// and finally we can use the populated list for something
        assert_eq!(do_something_with_list(), RET_OK);

        // now we can read the results
        assert_eq!(start_reading_results(), RET_OK);

        loop {
            let got = get_next_result();
            if got.is_null() {
                break;
            }
        }

        // do something with the result
        assert_eq!(end_reading_results(), RET_OK);
    }
}

Why not RIIR?

1 Like

Seriously:

If it mutates global states, does it mean you can only instantiate one instance for all time? If so, I would use a std::sync::Once for initialization and creating the struct. Your new would return an Option of course, in case it already has been instantiated.

Next you have to group the correct FFI calls together so they can't be used in the wrong order.

Not sure how you like to handle the object at all. E.g. if it goes out of scope, is it safe that another instance can be created? If yes, the solution with Once wouldn't work, but instead you have to implement Drop yourself and change a global state (a bool for example which states whether the instance can be created or not).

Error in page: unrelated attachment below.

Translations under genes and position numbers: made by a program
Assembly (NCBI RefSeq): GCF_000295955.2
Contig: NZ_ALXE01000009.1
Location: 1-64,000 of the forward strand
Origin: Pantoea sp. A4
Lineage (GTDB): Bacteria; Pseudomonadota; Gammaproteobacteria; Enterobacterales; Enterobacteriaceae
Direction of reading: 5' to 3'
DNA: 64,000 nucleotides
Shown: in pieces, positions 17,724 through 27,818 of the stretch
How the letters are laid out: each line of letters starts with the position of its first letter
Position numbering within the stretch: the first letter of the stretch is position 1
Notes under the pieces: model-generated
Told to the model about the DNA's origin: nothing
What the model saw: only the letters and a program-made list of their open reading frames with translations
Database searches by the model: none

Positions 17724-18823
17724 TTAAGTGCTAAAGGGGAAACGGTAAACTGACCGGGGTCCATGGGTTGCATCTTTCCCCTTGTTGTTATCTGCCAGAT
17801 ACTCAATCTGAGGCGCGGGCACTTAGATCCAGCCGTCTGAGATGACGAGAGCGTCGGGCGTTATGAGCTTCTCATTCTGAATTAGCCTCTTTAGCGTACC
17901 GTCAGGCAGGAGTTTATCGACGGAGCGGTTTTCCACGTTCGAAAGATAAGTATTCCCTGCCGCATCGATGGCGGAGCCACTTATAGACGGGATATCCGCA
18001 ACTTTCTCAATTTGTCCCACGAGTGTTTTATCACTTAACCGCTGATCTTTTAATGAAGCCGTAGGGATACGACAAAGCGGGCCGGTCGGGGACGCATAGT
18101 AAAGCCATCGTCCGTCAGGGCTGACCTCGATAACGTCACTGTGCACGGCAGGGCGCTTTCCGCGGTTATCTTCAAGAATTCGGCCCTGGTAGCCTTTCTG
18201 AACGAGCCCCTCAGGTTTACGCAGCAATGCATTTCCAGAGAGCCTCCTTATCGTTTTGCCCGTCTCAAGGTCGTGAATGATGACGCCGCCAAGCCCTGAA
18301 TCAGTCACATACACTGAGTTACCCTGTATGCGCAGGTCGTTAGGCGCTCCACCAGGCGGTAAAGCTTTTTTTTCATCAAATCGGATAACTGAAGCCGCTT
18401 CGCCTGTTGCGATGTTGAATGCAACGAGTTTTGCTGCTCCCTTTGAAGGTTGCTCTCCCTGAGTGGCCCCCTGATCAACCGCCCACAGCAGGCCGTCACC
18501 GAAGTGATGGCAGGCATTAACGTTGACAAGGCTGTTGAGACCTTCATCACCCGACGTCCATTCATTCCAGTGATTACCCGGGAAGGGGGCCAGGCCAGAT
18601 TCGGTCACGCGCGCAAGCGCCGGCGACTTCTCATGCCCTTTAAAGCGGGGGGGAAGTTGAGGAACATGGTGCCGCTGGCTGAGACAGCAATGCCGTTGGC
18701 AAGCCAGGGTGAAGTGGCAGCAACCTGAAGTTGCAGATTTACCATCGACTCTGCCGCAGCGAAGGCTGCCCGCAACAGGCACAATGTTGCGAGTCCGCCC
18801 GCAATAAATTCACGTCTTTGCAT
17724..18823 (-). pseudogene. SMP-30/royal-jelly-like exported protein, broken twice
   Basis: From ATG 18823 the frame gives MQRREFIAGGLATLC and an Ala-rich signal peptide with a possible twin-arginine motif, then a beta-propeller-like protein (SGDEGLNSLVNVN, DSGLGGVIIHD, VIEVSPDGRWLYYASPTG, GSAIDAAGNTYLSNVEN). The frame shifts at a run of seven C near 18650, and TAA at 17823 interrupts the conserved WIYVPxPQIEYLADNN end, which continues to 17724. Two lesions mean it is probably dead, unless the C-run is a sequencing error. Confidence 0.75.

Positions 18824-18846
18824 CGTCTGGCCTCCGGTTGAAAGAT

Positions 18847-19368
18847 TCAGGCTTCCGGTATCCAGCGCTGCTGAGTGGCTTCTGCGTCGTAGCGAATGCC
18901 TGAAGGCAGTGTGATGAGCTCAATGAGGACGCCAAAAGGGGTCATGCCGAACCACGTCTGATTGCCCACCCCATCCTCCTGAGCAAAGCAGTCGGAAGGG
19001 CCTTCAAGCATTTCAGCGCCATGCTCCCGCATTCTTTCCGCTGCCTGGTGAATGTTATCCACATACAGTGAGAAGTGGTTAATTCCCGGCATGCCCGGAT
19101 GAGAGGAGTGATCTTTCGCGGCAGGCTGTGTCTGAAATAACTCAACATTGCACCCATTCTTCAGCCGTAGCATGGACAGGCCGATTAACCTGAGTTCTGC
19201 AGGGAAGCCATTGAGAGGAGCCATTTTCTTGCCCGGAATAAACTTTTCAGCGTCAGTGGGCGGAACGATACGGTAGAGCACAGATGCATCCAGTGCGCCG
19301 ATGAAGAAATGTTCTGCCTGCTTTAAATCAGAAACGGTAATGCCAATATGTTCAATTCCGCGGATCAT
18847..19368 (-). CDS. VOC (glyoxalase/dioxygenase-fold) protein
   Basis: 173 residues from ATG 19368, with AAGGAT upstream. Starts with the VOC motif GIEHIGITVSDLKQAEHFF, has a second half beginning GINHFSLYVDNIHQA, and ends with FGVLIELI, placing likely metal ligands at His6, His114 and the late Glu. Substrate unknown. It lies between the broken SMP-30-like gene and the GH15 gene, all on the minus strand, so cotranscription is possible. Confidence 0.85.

Does that help you?

2 Likes

I would wrap the library using a type-level state machine to make misusage simply not compile; If necessary, you can even use the singleton pattern to enforce no concurrency problems (which would be the only part checked at runtime).

mod private {
    use ::std::sync::atomic::{self, AtomicBool};

    pub
    struct Singleton (
        pub(self) (),
    );

    static EXISTS: AtomicBool = AtomicBool::new(false);

    impl Singleton {
        pub
        fn new () -> Option<Self>
        {
            if (EXISTS.swap(true, atomic::Ordering::Acquire)) {
                None
            } else {
                Some(Self(()))
            }
        }
    }

    impl Drop for Singleton {
        fn drop (self: &'_ mut Self)
        {
            EXISTS.store(false, atomic::Ordering::Release);
        }
    }
    pub trait LibState {}
}
pub use private::Singleton;
use private::LibState;

pub struct InitialState {
    // ...
}
impl LibState for InitialState {}

// etc.

pub struct Token<State : LibState> {